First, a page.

The idea of romance with God has been mainstream for probably 15 years now and I have heard the term many times, however it never really made any sense to me. This is not because I didn’t believe in the idea of a romance with God, but it just wasn’t a very real concept to me. Of course, this could be because some concepts in the Christian life really don’t make much sense at all until you are mature enough in your walk and life experience to understand their full significance. Think of explaining “romance” to a child. They will understand something, but it will be quite far from the full significance of the term. So, anyway, for whatever reason, the divine romance was not clicking for me.
In my uninitiated mind, the idea meant either:
- How an omnipotent God reaches out toward you. He is chasing down your worthless puny self.
- How you are in this intense end-time over the top bridal romance, longing for his presence with an undying devotion.
Not sure about you, but neither one of these really relates to emotions that I experience on any kind of regular basis. God however, has been opening this box for me lately in a way that connects with both my experience as a husband and as a pastor.
First let’s take a look at how romance works. Think when you are dating or courting. First, you meet someone you might like. You engage them in some basic ways. If they do not respond, you are likely to become less interested. If they do respond to your interest though you become more interested. You escalate more. Perhaps you ask them on a date. If it does not go well, you will back off in the relationship, but if it does, you may escalate further. This cycle continues until the relationship ends or you reach the ultimate state of a life commitment to be together — marriage.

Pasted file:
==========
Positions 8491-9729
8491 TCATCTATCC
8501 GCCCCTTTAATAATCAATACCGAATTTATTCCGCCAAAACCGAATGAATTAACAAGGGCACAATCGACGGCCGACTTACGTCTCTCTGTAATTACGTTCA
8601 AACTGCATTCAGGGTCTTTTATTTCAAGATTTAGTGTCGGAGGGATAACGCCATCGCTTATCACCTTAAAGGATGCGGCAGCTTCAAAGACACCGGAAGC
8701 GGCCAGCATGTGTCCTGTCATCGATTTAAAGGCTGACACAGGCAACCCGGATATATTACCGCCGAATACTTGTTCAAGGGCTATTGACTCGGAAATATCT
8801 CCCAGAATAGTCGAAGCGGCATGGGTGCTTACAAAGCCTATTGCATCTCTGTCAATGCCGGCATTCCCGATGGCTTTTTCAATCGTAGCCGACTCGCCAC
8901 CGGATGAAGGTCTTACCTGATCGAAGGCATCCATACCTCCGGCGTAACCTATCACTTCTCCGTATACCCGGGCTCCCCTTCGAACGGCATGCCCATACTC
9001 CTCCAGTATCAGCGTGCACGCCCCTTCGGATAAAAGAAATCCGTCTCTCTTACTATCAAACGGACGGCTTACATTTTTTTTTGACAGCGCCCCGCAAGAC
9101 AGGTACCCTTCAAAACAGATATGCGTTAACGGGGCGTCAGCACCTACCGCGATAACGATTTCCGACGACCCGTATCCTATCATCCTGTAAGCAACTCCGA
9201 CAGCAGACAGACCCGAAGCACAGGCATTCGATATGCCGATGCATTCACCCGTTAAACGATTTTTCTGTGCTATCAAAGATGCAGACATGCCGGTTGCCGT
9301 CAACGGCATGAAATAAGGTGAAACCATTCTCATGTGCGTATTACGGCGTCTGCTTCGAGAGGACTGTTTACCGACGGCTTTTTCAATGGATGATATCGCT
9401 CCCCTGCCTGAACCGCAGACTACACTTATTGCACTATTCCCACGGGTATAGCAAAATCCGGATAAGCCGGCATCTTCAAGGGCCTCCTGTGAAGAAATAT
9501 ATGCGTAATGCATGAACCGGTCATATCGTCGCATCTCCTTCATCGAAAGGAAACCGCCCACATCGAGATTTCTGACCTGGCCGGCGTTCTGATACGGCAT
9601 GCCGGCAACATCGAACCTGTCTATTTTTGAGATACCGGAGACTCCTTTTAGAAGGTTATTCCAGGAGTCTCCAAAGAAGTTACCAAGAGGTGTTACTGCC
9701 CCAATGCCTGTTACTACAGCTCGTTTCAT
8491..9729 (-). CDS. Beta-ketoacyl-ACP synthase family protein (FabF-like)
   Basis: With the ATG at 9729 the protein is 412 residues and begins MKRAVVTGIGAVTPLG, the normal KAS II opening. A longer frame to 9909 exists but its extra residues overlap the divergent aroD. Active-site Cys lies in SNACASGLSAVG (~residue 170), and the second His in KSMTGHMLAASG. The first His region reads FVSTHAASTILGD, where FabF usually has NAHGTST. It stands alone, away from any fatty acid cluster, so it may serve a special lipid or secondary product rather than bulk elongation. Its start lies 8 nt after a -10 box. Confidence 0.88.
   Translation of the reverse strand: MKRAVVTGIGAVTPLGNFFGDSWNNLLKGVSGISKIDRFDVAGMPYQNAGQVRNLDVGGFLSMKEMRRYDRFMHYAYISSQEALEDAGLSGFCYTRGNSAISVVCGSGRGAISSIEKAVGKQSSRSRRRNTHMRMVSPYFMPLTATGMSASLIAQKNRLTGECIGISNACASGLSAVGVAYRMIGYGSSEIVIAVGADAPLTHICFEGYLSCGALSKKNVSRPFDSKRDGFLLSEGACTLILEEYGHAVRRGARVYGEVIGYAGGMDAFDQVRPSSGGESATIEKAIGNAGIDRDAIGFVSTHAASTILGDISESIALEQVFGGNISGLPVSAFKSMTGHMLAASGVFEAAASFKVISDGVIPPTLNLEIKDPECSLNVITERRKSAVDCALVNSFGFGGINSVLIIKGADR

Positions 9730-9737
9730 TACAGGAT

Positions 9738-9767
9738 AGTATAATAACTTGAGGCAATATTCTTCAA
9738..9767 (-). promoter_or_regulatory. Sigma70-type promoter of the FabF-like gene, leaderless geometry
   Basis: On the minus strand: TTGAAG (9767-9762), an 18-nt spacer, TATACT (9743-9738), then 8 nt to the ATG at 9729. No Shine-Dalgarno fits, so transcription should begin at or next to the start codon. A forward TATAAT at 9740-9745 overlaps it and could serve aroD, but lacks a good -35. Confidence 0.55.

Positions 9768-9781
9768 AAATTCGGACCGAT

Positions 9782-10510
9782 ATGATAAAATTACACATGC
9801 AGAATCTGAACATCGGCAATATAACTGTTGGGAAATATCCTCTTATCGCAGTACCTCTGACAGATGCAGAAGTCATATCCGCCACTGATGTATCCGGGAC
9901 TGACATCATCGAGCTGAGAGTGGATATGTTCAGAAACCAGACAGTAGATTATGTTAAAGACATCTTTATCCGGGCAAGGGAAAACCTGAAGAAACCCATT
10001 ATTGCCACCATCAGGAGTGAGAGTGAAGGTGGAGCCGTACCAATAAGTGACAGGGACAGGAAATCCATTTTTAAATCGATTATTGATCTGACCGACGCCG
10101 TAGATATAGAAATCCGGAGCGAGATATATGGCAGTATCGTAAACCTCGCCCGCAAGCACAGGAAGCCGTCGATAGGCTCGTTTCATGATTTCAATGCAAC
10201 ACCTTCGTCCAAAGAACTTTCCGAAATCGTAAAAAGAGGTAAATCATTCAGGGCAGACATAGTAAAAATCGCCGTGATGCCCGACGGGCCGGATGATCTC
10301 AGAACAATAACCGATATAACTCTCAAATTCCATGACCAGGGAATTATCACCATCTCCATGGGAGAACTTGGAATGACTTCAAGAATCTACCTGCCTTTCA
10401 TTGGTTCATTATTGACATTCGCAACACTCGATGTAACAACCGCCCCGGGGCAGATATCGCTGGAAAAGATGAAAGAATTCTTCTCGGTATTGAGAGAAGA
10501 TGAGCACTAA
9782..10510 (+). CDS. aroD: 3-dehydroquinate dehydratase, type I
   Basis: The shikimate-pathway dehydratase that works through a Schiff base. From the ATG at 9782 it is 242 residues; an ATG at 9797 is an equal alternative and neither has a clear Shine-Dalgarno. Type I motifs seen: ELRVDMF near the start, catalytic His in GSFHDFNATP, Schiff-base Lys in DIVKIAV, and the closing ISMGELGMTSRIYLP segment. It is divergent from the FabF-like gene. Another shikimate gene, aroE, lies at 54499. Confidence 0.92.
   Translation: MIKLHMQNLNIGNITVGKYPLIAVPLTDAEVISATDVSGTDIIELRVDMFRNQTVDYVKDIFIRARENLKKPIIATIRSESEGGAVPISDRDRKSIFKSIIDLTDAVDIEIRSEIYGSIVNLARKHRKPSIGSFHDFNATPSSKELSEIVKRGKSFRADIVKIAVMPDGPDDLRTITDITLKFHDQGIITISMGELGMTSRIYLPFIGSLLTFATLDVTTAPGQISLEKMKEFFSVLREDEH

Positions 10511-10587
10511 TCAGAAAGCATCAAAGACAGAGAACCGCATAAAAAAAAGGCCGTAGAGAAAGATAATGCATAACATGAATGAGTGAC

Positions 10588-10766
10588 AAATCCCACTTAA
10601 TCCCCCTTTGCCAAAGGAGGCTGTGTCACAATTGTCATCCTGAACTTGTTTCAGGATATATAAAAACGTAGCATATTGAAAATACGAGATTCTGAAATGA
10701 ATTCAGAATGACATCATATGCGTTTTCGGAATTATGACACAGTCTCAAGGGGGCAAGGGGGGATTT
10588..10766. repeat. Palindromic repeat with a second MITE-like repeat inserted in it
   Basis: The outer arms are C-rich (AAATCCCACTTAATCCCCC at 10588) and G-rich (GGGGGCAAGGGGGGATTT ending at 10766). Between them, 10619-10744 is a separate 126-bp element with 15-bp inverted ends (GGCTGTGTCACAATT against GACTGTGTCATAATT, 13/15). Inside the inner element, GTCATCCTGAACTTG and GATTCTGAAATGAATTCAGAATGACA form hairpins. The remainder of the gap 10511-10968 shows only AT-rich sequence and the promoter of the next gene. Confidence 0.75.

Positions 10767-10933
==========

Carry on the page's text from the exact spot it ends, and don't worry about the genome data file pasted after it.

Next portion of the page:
Now, something funny happens to us when we get married. The romance cycle grinds to a halt. Because you are not trying to win the other person over, you start treating them like they are taken for granted. Women quit dressing up so nice, smiling so much, making eyes, etc. Men quit all of the overwhelming displays of interest and settle into their own private routine. Basically you love one another, but there is not a natural cycle of “romance.” Because you already have each other, the wooing stops.